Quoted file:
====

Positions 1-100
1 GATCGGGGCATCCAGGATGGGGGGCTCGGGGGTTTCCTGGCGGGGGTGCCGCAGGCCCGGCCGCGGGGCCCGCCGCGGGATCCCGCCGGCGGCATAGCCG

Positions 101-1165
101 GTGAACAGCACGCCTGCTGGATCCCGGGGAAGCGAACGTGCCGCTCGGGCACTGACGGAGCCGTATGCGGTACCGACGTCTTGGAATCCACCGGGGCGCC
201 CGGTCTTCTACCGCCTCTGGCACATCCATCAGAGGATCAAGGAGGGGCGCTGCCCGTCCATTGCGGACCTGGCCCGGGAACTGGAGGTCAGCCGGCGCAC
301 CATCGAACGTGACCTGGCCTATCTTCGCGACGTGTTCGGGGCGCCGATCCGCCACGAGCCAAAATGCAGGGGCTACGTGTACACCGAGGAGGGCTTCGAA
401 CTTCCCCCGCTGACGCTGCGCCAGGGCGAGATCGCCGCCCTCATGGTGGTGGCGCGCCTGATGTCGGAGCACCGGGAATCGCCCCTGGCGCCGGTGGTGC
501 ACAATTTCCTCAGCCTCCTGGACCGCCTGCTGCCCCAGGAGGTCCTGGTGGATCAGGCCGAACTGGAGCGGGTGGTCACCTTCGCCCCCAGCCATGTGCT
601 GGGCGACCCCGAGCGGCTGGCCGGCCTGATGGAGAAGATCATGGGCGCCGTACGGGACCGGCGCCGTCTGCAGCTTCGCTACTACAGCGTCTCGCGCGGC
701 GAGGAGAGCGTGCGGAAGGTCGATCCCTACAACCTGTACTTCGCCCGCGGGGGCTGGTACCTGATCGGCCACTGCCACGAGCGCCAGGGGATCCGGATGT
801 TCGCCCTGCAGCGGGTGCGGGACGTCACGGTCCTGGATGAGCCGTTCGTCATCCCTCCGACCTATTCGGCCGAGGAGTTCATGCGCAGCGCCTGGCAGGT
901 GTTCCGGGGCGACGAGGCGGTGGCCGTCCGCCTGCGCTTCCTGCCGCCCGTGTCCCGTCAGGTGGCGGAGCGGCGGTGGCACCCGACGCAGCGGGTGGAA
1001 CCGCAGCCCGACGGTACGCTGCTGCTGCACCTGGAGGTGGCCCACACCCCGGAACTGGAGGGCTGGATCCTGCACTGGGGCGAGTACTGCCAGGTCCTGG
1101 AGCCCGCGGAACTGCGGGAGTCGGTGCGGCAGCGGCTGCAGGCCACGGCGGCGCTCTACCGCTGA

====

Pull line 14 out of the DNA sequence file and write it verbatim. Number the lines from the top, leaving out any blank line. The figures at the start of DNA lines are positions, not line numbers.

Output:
1101 AGCCCGCGGAACTGCGGGAGTCGGTGCGGCAGCGGCTGCAGGCCACGGCGGCGCTCTACCGCTGA